Entity resolution in settings with rich relational structure often introduces complex dependencies between coreferences. Exploiting these dependencies is challenging {\textendash} it requires seamlessly combining statistical, relational, and logical dependencies. One task of particular interest is entity resolution in familial networks. In this setting, multiple partial representations of a family tree are provided, from the perspective of different family members, and the challenge is to reconstruct a family tree from these multiple, noisy, partial views. This reconstruction is crucial for applications such as understanding genetic inheritance, tracking disease contagion, and performing census surveys. Here, we design a model that incorporates statistical signals, such as name similarity, relational information, such as sibling overlap, and logical constraints, such as transitivity and bijective matching, in a collective model. We show how to integrate these features using probabilistic soft logic, a scalable probabilistic programming framework. In experiments on realworld data, our model significantly outperforms state-of-theart classifiers that use relational features but are incapable of collective reasoning. I

}, url = {https://github.com/pkouki/icdm2017}, author = {Kouki, Pigi and Pujara, Jay and Marcum, Christopher and Koehly, Laura and Lise Getoor} } @conference {tomkins:ijcai17, title = {Disambiguating Energy Disaggregation: A Collective Probabilistic Approach}, booktitle = {International Joint Conference on Artifi cial Intelligence}, year = {2017}, author = {Tomkins, Sabina and Pujara, Jay and Lise Getoor} } @conference {kim:www17, title = {Probabilistic Visitor Stitching on Cross-Device Web Logs}, booktitle = {International Conference on World Wide Web (WWW)}, year = {2017}, pages = {1581{\textendash}1589}, author = {Kim, Sungchul and Kini, Nikhil and Pujara, Jay and Koh, Eunyee and Lise Getoor} } @conference {pujara:emnlp17, title = {Sparsity and Noise: Where Knowledge Graph Embeddings Fall Short}, booktitle = {Conference on Empirical Methods in Natural Language Processing (EMNLP)}, year = {2017}, url = {https://github.com/eriq-augustine/meta-kg}, author = {Pujara, Jay and Eriq Augustine and Lise Getoor} } @conference {kouki:recsys17, title = {User Preferences for Hybrid Explanations}, booktitle = {11th ACM Conference on Recommender Systems (RecSys)}, year = {2017}, author = {Kouki, Pigi and Schaffer, James and Pujara, Jay and ODonovan, John and Lise Getoor} } @conference {sridhar:akbc17, title = {Using Noisy Extractions to Discover Causal Knowledge}, booktitle = {NIPS Workshop on Automated Knowledge Base Construction}, year = {2017}, author = {Dhanya Sridhar and Pujara, Jay and Lise Getoor} } @conference {fakhraei:mlg16, title = {Adaptive Neighborhood Graph Construction for Inference in Multi-Relational Networks}, booktitle = {KDD}, year = {2016}, month = {2016}, publisher = {ACM SIGKDD}, organization = {ACM SIGKDD}, abstract = {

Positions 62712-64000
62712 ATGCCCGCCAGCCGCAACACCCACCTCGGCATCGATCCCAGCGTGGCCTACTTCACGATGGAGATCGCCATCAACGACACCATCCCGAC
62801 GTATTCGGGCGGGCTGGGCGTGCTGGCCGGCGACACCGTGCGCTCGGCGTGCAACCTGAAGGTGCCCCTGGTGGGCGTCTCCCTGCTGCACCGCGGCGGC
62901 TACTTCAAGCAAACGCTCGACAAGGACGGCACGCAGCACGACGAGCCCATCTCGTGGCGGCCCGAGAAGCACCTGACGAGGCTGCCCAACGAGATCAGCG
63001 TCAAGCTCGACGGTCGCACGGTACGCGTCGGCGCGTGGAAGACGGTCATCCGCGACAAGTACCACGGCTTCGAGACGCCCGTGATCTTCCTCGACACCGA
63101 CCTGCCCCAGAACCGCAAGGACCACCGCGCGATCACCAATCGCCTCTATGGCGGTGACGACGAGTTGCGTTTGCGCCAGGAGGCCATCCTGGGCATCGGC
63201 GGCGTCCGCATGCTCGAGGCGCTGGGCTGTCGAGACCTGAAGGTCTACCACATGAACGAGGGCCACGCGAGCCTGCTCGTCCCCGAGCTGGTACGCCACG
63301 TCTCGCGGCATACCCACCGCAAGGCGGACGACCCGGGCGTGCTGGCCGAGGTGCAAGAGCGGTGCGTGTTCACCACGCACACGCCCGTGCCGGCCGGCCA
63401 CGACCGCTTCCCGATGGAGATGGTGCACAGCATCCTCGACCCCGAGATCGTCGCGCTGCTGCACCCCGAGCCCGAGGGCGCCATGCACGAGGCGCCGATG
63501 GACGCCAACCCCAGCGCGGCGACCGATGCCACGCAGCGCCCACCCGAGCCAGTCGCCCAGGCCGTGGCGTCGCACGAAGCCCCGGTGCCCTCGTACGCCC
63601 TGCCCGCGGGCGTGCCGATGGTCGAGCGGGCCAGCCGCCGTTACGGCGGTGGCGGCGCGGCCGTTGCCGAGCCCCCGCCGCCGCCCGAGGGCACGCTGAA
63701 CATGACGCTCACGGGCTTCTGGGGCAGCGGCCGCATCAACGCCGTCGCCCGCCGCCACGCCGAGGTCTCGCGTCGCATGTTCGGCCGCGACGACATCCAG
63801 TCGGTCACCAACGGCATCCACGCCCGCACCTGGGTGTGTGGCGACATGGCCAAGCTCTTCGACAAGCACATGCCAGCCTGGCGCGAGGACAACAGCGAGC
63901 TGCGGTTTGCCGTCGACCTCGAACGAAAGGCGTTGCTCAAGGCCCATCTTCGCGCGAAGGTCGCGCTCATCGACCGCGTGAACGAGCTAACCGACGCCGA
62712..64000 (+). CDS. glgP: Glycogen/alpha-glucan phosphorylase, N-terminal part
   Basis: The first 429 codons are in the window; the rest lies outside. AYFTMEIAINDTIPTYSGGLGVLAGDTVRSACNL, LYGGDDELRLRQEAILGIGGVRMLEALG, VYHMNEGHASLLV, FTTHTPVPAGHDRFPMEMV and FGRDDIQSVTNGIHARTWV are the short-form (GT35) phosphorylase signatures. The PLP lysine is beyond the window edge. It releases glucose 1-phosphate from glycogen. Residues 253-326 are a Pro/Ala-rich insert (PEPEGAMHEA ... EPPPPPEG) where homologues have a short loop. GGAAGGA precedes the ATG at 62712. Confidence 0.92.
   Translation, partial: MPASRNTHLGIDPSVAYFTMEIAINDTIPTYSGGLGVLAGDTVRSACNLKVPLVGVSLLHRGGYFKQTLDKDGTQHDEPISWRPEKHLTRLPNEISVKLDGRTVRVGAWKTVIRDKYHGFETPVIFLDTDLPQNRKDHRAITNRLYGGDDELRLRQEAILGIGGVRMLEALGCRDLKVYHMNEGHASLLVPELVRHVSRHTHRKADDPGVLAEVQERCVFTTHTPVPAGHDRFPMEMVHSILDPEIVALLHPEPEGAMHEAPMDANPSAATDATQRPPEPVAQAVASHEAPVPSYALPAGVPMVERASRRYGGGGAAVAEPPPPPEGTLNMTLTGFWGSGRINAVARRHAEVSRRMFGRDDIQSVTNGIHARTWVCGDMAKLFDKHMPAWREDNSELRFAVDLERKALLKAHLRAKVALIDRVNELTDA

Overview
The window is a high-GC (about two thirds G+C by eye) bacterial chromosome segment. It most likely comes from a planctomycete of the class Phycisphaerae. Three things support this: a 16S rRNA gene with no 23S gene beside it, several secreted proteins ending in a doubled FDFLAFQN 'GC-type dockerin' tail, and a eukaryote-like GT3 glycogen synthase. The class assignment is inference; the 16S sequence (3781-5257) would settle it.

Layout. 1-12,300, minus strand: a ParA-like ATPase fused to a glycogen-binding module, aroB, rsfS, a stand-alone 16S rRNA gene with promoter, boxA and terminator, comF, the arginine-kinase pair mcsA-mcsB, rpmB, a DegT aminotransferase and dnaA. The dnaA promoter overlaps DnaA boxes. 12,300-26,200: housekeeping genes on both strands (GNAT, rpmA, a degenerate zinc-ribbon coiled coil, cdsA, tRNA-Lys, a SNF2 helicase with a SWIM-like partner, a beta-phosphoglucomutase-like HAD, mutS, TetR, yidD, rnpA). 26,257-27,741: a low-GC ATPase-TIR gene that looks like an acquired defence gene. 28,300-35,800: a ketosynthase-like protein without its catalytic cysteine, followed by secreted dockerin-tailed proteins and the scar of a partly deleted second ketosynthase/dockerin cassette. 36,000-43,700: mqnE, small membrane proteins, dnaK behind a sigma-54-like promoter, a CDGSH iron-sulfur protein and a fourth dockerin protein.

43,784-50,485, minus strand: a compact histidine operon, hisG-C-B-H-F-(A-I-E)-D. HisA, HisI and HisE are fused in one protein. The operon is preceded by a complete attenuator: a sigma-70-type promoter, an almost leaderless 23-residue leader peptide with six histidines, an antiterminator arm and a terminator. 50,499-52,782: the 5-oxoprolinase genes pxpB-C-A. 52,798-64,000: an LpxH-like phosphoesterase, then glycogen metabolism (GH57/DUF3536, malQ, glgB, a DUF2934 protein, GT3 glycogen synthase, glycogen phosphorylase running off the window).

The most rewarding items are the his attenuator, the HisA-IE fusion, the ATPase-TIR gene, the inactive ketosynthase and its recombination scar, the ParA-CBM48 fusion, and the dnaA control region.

A neighborhood graph, which represents the instances as vertices and their relations as weighted edges, is the basis of many semi-supervised and relational models for node labeling and link prediction. Most methods employ a sequential process to construct the neighborhood graph. This process often consists of generating a candidate graph, pruning the candidate graph to make a neighborhood graph, and then performing inference on the variables (i.e., nodes) in the neighborhood graph. In this paper, we propose a framework that can dynamically adapt the neighborhood graph based on the states of variables from intermediate inference results, as well as structural properties of the relations connecting them. A key strength of our framework is its ability to handle multi-relational data and employ varying amounts of relations for each instance based on the intermediate inference results. We formulate the link prediction task as inference on neighborhood graphs, and include preliminary results illustrating the effects of different strategies in our proposed framework.